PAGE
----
|the museum in Government Gardens|
Although I was really there for work, I did make time to visit Cottage Flair, a lovely quilting shop on Fenton Street. They had a lovely Jen Kingwell cushion pattern made up, and I bought a few fabrics for when I make it myself at home. I received Jen's book Quilt Lovely for Christmas, so I've already got the pattern.
On Saturday morning everyone split up into groups and went golfing, mountain biking, walking in the Redwoods forest, or exploring the geothermal areas. We chose to go to Waimangu Valley which includes the beautiful Lake Rotomahana.
|Inferno Crater Lake - do NOT enter - boiling hot|
|steam from boiling water in the cliffs on the side of the lake|
|native bush - I love the greens|
Lake Rotomahana was created when Mt Tarawera erupted in 1886, killing 120 people and burying the pink and white terraces. You can see more about the pink and white terraces here. They must have been beautiful and it's such a pity that they now lie 60 metres (200 feet) below the lake level.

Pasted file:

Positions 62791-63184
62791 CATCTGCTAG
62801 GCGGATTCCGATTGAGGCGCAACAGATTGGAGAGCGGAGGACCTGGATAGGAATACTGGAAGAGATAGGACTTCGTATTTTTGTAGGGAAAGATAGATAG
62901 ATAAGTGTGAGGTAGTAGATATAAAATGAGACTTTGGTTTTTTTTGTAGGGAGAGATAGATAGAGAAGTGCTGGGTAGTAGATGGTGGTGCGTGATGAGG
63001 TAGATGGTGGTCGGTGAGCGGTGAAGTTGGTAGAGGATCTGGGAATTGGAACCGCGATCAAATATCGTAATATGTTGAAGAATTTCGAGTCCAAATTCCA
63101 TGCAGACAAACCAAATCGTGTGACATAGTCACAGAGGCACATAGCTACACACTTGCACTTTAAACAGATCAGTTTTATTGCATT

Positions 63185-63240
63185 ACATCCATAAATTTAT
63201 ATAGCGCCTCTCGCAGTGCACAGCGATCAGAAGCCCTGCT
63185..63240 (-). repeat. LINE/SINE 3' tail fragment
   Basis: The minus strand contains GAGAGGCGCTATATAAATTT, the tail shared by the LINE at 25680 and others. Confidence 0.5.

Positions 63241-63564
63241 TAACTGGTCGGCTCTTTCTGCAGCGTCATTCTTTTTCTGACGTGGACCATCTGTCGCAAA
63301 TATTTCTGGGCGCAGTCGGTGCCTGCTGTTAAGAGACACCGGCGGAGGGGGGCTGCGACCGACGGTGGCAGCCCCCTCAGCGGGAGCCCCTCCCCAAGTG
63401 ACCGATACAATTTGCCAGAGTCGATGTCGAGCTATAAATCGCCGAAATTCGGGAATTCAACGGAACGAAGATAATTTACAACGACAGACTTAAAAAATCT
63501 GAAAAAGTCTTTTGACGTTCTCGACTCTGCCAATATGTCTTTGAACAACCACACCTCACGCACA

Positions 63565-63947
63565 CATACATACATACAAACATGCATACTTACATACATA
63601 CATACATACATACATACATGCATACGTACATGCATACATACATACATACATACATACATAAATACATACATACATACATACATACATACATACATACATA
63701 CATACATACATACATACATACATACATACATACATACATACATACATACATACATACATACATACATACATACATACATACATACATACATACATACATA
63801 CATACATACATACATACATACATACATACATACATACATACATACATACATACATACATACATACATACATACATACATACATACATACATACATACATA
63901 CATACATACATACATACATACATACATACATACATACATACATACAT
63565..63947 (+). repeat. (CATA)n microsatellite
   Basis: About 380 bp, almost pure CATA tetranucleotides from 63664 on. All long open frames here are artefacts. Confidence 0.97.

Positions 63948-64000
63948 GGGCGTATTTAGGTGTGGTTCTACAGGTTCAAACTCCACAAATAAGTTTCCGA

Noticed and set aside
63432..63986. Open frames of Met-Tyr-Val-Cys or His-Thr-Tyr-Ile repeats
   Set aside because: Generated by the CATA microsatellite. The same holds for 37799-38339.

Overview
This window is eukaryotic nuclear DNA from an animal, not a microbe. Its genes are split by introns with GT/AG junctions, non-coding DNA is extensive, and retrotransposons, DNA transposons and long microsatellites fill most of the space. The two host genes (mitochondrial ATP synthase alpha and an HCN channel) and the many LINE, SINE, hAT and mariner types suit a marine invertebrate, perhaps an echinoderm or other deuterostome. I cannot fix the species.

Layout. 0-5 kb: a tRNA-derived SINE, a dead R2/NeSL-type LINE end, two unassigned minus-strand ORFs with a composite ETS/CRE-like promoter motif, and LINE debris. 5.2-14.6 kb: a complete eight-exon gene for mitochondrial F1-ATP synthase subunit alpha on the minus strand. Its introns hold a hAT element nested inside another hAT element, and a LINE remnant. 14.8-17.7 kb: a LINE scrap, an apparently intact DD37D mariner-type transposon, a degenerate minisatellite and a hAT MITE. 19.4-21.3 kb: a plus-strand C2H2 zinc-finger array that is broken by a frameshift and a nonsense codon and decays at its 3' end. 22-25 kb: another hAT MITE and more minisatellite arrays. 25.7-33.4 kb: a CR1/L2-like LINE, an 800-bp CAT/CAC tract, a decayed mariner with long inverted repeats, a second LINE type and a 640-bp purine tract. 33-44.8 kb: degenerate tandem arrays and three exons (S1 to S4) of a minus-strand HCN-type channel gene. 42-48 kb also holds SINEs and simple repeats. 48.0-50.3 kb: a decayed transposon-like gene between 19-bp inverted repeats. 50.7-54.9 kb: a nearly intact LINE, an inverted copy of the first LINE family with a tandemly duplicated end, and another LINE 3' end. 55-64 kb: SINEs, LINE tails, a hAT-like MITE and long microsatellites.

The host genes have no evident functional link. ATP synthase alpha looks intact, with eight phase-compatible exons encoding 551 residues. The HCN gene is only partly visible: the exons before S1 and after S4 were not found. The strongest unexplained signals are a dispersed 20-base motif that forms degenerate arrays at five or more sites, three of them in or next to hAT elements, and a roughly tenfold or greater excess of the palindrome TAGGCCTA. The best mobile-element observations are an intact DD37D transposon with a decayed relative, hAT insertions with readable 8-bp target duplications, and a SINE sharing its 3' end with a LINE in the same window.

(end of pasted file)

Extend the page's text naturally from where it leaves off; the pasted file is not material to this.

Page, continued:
This volcanic area is still very active today, but there are many monitoring systems in place and the guide assured us they would have two weeks notice if there was to be another eruption. This valley is linked to White Island, and New Zealanders all know it still erupts from time to time.
|Mt Tarawera as seen from our boat cruise on Lake Rotomahana|
You can read more about Waimangu Valley here - there's a lot to see in the valley, so allow at least 3 hours if you intend to visit. Like most of the geothermal areas, there are admission costs.
In the afternoon we went up in the gondolas because it was such a gorgeous day, and you do get a great view from the top.
The Crankworx mountain bike event was on at the base of the gondola, so it was a very busy day with sightseers, mountain bikers, and people riding the luge.
Somehow Rotorua has acquired the nickname Rotovegas, but it's good to see them embracing it.
All up - it was a lovely break away, even if I did have to work part of the weekend. We're fortunate to live in a beautiful country.